Editor: Rajbir Singh
Senior Editor: Shelly Walia
When 90-year-old Reena Verma from Pune crossed the Attari-Wagah border on 21 July, to visit her childhood home in Pakistan's Rawalpindi, she was overjoyed. But she did not expect a rousing welcome – of flower petals, dhol beats, and dancing.
She was revisiting her childhood home 75 years after she left, 75 years after Partition divided the region into India and Pakistan.
On reaching Prem Niwas, her childhood home, the residents in the neighbourhood gave her a welcome fit for a celebrity. Drums were played and flower petals were showered on her as she arrived, and an excited Verma could not control herself and started dancing.
Growing Up in Pakistan
Reena grew up as 'Toshi,' with three sisters and two brothers, in a mixed-culture environment, music of Talat Mahmood, and lots of books.
Her family had sent a 15-year-old Reena and her siblings to Solan in March 1947, just a few months ahead of the Partition. At that time, neither her nor her family had imagined that they would never return home.
"For at least 23 years, my mother used to say that we will go back home – 'Earlier, there was British Raj, now Muslims will govern us. It doesn’t mean that we won’t go back home.' Ever since I received the visa, or since I applied for the visa, basically, if anybody asks me, I have been living in Pindi, in my home. Those memories are returning. Of my family... of everyone," Reena Verma told The Quint.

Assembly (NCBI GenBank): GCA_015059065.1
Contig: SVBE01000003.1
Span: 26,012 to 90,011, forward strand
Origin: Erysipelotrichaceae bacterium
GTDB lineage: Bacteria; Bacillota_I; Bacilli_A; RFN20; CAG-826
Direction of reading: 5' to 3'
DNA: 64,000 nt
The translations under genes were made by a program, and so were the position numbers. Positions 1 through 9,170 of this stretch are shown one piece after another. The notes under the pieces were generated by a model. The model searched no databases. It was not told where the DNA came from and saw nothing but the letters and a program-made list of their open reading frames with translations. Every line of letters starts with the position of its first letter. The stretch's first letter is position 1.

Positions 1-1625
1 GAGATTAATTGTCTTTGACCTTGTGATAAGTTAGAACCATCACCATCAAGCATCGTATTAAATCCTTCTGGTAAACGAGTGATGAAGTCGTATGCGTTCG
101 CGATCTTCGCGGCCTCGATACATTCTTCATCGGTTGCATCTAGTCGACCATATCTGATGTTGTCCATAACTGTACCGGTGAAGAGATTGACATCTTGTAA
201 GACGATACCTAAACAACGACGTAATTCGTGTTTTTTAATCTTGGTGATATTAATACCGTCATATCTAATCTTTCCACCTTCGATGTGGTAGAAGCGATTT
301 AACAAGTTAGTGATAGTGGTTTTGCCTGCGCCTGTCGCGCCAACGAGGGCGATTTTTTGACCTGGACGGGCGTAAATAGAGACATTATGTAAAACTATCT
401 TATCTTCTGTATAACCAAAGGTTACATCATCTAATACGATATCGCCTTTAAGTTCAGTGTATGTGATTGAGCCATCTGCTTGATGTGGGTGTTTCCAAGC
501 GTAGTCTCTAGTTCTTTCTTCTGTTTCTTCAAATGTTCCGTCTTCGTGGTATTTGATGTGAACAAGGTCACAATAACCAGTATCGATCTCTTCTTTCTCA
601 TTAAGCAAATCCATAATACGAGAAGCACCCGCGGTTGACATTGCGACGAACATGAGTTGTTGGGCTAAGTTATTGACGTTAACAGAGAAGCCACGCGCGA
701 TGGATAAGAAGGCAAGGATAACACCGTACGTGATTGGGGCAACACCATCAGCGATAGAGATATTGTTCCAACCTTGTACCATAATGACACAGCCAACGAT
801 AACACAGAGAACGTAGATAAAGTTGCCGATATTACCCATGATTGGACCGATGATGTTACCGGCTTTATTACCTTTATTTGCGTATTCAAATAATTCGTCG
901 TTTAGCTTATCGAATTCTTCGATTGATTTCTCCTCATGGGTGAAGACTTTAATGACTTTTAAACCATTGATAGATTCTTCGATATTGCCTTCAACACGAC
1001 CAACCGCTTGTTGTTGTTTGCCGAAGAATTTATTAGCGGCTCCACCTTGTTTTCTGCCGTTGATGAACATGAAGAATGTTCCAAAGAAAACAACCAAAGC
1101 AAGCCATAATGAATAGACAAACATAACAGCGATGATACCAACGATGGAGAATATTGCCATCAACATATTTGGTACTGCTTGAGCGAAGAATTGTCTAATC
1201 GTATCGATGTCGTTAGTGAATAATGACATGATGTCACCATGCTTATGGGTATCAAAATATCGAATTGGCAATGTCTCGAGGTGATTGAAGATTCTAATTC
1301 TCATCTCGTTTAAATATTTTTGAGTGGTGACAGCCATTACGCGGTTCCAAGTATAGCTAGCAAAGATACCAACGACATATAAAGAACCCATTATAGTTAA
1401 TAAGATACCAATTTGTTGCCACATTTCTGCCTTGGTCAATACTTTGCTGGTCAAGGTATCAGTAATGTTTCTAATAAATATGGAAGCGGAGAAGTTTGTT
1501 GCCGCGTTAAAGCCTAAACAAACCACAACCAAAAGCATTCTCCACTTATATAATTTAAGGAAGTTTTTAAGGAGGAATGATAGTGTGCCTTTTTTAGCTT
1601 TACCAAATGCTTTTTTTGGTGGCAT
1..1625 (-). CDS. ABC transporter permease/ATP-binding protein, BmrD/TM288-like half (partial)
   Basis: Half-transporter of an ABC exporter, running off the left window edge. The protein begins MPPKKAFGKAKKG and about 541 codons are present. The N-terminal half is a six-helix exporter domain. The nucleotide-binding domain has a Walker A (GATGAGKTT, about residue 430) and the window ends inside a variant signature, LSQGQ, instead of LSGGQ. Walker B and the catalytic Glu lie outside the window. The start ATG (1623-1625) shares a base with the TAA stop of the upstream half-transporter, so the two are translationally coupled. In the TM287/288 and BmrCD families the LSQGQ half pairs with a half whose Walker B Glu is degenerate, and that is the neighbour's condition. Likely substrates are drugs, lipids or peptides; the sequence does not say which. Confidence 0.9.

Reliving Her Childhood Memory
An emotional Verma kept looking at the door and wall of the house, including her bedroom, yard, and sitting room for a long time.
She is the only surviving member of her family, from the time of Partition, to revisit their childhood home.
The 90-year-old also told neighbours that she used to stand on the balcony and hum when she was a little girl – before she started humming a song for them.
“The people living on both sides of the border love each other very much and we should remain as one,” she said.
How Pakistan Happened After Many Attempts
Verma made several attempts to visit her childhood home on arriving in India. She got a special India-Pakistan passport in 1964, but could not make it.
In 2020, she made an appeal on 'India-Pak Heritage Club' – a Facebook group connecting Indians and Pakistanis – to help find her childhood home. Within days, Sajjad Hussain from Rawalpindi tracked her house and sent her photos.
She finally got her visa in March 2022, after she made a viral video – making a request to visit her childhood home.
"The people of Pakistan – they are just like us. They also want to meet us. We also want to meet them. Now, the government only knows and religious people know, why do they do this? It should not be done like this. We should respect each other’s religion. Only then we can live together," she told The Quint.